DDr. Stephen G. Miller's response to Dr. Tompkins' comments. 03/03/09r. Stephen G. Miller's response to Dr. Tompkins' comments. 03/03/09

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Dr. Stephen G. Miller's response to Dr. Tompkins' comments. 

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Response to Dr. Dan Tompkins re: "Letter to Archaeology"

Although I am away from my library and cannot provide
precise citations for the following, some of the
statements in the essay by Dr. Tompkins deserve a
prompt response.

1) "Brunwasser's report in Archaeology magazine nowhere
claimed that Alexander and his family were "Slavic.""

If the people of Skopje are claiming that Alexander is
their ancestor, aren't they claiming that he and they
have the same ethnicity? Perhaps I misread the Archaeology
article: are the people of Skopje claiming that they
are Greek?

2) "On Alexander, the problem for anyone who reads
Professor Miller's source, Herodotus (Books 5, 8 & 9),
is that the family, going back to Alexander I during the
Persian invasion, is one that exploits its status as
a border people."

Dr. Tompkins appears to think that the behavior of
Alexander I during the Persian invasion is, in some way,
a reflection of his ethnicity. But the reader of
the books of Herodotus he mentions (as well as Book 7)
will note that several city-states "medized" and did not
support the Greek efforts against the invaders. Has
anyone ever questioned whether the Thebans or the Argives
(for example) were therefore not Greeks?

3) "If Herodotus' account is, in fact, literally true..."

Such an implicit question about the veracity of Herodotus
is, I fear, characteristic of some current trends of
scholarship which attempt to identify prejudices in our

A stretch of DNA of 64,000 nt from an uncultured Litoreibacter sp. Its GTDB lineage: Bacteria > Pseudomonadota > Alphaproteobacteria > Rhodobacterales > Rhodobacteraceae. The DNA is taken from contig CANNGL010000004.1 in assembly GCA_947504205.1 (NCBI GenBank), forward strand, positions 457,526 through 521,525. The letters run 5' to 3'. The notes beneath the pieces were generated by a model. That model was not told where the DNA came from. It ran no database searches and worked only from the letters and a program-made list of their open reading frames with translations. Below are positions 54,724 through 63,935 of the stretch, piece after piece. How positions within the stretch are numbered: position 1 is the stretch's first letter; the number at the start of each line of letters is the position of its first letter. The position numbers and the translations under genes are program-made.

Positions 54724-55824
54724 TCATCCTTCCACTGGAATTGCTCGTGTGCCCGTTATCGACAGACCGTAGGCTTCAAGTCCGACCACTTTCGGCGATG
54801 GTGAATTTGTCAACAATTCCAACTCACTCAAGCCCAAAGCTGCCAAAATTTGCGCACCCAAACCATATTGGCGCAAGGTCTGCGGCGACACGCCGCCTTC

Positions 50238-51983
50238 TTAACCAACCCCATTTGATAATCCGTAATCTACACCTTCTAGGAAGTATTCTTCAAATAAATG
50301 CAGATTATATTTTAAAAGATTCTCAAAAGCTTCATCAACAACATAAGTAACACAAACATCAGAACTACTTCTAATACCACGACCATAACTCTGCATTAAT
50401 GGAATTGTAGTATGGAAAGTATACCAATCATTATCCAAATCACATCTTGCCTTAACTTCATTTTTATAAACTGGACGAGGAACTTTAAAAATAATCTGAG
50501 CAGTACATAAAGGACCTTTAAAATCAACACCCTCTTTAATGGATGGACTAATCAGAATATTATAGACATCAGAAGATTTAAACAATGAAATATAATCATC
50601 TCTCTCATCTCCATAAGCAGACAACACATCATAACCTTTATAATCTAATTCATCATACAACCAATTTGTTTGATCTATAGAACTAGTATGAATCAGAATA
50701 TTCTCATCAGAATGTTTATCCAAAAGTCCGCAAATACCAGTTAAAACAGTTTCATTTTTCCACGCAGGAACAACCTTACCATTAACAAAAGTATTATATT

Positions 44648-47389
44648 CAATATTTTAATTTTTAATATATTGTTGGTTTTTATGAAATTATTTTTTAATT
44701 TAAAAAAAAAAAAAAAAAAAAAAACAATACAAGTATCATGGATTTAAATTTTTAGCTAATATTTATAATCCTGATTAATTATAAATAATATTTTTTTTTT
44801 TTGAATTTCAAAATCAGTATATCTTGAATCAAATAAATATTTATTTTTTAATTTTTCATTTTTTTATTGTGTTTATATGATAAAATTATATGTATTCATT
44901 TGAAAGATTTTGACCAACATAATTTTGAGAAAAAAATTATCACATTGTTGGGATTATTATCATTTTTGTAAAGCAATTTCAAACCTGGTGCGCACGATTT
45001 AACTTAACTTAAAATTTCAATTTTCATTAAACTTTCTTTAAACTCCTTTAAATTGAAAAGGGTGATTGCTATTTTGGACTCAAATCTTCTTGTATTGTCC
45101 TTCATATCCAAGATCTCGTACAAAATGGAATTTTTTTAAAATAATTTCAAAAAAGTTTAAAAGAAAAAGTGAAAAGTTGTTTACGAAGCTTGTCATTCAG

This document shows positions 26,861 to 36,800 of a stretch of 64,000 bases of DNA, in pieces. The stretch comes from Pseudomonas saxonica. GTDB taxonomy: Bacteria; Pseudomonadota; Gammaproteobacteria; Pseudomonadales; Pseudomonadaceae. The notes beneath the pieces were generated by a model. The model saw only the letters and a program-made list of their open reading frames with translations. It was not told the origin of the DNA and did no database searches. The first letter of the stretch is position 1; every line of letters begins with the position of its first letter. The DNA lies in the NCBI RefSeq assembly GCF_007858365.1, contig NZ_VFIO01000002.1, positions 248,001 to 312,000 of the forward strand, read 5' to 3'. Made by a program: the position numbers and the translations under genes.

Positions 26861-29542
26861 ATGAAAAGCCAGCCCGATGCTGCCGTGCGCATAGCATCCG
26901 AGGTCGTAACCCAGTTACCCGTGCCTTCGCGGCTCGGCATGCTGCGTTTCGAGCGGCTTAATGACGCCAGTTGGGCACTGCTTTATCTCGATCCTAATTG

ancient authors and to analyze those authors' motivations.
Such efforts can all too easily result in decisions about
what we will believe and what we won't believe. For me,
Herodotus had the benefit of eye-witness accounts of the
events he described and as a primary source is much more
to be trusted than modern interpretations of what he ought
to have written. I do not feel comfortable with a methodology
that relies on secondary scholarship to the exclusion of
the primary evidence of the ancient author.

Indeed, Dr. Tompkins acknowledges this "pick and choose"
method of scholarship further on in his note: "whether
Alexander's account is "true" or wildly improbable,
depends upon the reader." It ought rather, I believe,
to depend upon the ancient author and what he wrote to us.

4) "... then the only people in Macedonia of certain Greek
blood would be the members of this immigrant royal family,
not the rest of the Macedonians."

I have read this or similar statements repeated by many
modern authors, but I do not know the evidence upon which
it is based. It would be welcome to know that evidence.
The existence of a royal house and a commons does not mean
ipso facto that they were of different ethnic groups. Were
the helots of Sparta or the penestai of Thessaly not Greek?

Finally, I hope that I have not misunderstood Brunwasser's
sympathies. It seems to me that he was making a political
statement in referring to the ancient land of Paionia as
Macedonia, and in posing in front of a modern statue of
Alexander with a Slavic inscription.

Stephen G. Miller
March 3, 2009